What Is the Requirement for Annual Meeting Minutes for Florida Corporations?

by Joe Stone

    All corporations formed under Florida law are required to hold an annual meeting of shareholders. The annual meeting, like all corporate meetings, should be adequately documented and recorded in minutes that summarize the points discussed and action taken at the meeting. Although Florida law requires all corporations to make and keep appropriate minutes of meetings, the corporation is not required to file the minutes with any state agency.

    Annual Meeting Requirements

    Section 607.0701 of the Florida Statutes mandates that all corporations conduct an annual meeting of shareholders. The place and time for the meeting should be done in accordance with the bylaws adopted by the corporation when it was formed. The statute permits shareholders to attend the meeting from a remote location by electronic means, so long as the shareholder can effectively participate in the meeting.

    Minutes of Annual Meeting

    The annual meeting of shareholders is primarily for the election of directors who are responsible for the operation of the corporation's business. However, any corporate business can be conducted at the meeting, such as the directors' appointment of the corporation's president, treasurer and secretary. The minutes are typically recorded by the corporation's secretary or other person appointed at the time of the meeting.

    Record Keeping Requirements

    Section 607.1601 of the Florida Statutes requires that minutes of all corporate meetings be prepared and kept as part of the corporation's permanent records. Subsection (4)(d) specifically mandates that minutes of all shareholders’ meetings be kept by the corporation for the prior three years. The record of the minutes can be kept in written form or in an electronic format that is readily convertible to written form.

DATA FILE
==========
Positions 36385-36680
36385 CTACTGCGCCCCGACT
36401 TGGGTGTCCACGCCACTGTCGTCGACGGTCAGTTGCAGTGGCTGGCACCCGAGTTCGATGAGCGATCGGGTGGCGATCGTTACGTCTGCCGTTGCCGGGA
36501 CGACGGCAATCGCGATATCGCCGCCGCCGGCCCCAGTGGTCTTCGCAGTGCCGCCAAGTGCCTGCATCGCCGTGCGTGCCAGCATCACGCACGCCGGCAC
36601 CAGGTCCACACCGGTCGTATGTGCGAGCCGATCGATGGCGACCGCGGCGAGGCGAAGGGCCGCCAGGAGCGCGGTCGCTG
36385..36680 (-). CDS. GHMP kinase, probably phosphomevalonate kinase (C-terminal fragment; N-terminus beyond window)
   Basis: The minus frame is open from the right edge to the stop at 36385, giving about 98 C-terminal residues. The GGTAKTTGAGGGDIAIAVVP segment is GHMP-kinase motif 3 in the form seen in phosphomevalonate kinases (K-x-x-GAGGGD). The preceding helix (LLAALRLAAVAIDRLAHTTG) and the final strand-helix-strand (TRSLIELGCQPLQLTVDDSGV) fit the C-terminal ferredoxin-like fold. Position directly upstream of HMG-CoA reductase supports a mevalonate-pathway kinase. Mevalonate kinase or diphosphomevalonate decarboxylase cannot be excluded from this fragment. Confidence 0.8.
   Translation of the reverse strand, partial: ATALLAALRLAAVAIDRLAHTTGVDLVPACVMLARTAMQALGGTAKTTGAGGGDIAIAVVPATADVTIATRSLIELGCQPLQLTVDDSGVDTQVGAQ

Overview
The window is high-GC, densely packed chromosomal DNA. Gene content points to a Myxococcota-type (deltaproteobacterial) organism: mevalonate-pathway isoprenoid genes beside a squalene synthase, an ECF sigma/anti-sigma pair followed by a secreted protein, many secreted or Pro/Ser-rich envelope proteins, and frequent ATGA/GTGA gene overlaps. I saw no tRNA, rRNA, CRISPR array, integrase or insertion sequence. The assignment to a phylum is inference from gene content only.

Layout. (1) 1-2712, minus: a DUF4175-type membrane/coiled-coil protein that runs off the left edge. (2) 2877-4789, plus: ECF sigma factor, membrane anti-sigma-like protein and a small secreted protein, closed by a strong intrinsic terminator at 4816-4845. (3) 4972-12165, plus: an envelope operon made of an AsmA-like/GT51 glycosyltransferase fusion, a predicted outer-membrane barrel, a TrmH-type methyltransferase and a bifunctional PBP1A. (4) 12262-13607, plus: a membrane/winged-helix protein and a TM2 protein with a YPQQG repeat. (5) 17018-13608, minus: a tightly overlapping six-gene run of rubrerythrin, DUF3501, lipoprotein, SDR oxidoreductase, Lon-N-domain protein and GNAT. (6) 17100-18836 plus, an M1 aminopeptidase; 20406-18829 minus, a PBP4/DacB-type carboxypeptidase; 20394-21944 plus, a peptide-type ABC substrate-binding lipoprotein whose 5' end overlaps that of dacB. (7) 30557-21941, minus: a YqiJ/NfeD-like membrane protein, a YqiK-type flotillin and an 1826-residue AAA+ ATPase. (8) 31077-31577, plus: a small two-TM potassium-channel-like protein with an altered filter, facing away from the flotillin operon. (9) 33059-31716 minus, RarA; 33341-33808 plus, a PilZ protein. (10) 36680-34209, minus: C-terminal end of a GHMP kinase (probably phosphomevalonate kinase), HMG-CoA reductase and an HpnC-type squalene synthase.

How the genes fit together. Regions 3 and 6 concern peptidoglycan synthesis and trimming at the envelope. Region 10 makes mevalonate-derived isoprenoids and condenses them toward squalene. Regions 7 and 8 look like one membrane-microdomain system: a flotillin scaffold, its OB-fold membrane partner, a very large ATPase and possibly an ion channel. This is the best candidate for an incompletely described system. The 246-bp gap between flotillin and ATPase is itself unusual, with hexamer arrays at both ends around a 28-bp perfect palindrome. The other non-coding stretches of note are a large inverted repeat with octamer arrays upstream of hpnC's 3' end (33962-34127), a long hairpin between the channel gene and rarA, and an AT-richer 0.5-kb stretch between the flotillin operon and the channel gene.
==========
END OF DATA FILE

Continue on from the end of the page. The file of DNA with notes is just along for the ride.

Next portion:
No Filing Requirement

    Florida law does not require filing minutes of the annual shareholders' meeting with any state agency. The minutes should be kept with the corporation's other important records, such as the articles of incorporation, bylaws and resolutions of the board of directors. In January 2012, the Florida Department of State issued a consumer alert warning that a private company was mailing misleading notices to corporations stating that the minutes of the annual meeting must be filed with the Department of State.

    About the Author

    Joe Stone is a freelance writer in California who has been writing professionally since 2005. His articles have been published on LIVESTRONG.COM, SFgate.com and Chron.com. He also has experience in background investigations and spent almost two decades in legal practice. Stone received his law degree from Southwestern University School of Law and a Bachelor of Arts in philosophy from California State University, Los Angeles.

    Photo Credits

    • Jupiterimages/Pixland/Getty Images